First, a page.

The Land issue is not new in most countries and can be often used to explain the systematic economic inequality that exists in Africa. Colonialism created serious inequality in land ownership and land use and Malawi is not very unique in this predicament. Malawi’s agricultural sector employs about 85% of the workforce and generates 90% of foreign exchange earnings, making it the single most important issue in the Malawian economy. Despite its importance to the Malawian people, land distribution remains very unequal. In Malawi’s Southern region the average family cultivates less than one hectare of land while private estates occupy almost 80% of the arable land. In post independent Malawi, agriculture has been characterized by a two tier system which systematically prioritizes commercial agriculture over peasant farming, something reminiscent of colonial times. During President Kamuzu Banda’s 30 years in office, agriculture production continued under the two tier system much as it had under colonial rule.
After Malawi’s was established as a protectorate in 1891, the British were not able to find any commercially exploitable mineral resources so they concentrated their efforts on agriculture. The settlers were encouraged to focus on large scale export crops when they were given their ‘certificates of claim’ issued on behalf of the British Crown. The British monarch gave these early settlers the option to purchase land that had been acquired from Africans either as leasehold or freehold. Agriculture in Malawi was based on a two tier system in which the British settlers invested cash and used Africans as sources of cheap labor.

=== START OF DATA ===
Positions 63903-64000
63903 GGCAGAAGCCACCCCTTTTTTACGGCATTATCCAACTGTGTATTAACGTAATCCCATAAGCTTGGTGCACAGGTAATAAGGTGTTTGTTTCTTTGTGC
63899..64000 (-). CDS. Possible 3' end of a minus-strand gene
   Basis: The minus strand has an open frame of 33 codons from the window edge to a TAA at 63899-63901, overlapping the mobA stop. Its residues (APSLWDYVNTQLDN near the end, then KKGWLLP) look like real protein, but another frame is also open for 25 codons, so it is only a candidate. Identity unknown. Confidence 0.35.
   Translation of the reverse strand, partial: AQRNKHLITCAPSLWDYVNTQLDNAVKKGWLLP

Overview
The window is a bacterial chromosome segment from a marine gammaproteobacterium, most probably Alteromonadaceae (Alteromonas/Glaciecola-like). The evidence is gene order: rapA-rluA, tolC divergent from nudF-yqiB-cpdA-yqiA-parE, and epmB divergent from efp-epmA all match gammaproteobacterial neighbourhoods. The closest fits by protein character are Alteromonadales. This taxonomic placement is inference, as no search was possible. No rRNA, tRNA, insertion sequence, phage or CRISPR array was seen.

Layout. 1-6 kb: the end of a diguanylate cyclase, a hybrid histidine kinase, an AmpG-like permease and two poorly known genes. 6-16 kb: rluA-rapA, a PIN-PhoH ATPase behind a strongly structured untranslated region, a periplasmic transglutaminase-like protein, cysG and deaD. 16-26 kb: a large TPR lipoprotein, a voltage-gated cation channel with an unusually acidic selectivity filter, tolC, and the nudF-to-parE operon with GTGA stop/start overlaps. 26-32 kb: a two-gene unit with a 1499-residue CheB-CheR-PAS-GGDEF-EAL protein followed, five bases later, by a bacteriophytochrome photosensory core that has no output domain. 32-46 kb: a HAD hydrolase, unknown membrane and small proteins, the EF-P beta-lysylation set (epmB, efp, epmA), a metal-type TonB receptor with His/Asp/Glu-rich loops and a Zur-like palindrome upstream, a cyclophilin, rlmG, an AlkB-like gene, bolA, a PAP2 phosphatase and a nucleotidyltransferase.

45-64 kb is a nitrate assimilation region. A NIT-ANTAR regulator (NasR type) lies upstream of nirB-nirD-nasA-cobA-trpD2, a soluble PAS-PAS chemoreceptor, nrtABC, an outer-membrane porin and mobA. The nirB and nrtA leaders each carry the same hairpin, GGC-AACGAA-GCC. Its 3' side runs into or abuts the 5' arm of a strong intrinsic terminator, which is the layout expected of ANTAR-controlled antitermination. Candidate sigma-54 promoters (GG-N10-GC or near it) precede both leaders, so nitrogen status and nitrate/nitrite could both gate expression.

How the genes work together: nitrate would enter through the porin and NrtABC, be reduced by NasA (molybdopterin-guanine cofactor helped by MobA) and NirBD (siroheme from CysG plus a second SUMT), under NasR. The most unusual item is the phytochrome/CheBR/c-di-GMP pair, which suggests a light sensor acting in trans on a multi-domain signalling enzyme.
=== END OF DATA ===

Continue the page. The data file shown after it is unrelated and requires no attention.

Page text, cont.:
Historians give accounts of three individuals who were instrumental in land loss during the early years of the protectorate and are largely responsible for a huge amount of land taken from Africans and used to benefit the British. Eugene Sharrer seized 363,034 acres, Alexander Low Bruce, the son-in-law of David Livingstone and a director of the African Lakes Company, took 176,000 acres, and John Buchanan and his brothers grabbed a further 167,823 acres. They claimed to have purchased lands these lands from African chiefs but at the time, chiefs had no understanding of English concepts of land tenure. The British appointed Harry Johnston, later Sir Harry, as Commissioner and Consul-General of the British Central Africa Protectorate from 1891 accepted these so called agreements as evidence of land sales. He ruled under the premise that any land not currently used by Africans belonged to the Crown under freehold or leasehold titles and it could be granted to Europeans. The problem with his assumption was that many Africans in Malawi at the time practiced rotation and would leave land fallow only for short periods of time for the soil to rejuvenate.
In 1902, the Parliament of the United Kingdom enacted the British Central Africa Order, which provided that English Law would apply generally in the British Central Africa Protectorate, and that the Crown had sovereignty over all the land in the protectorate, which was held by others as its tenants. Customary law had little or no legal status in the early colonial period and little recognition or protection was given to customary land or the communities that used it.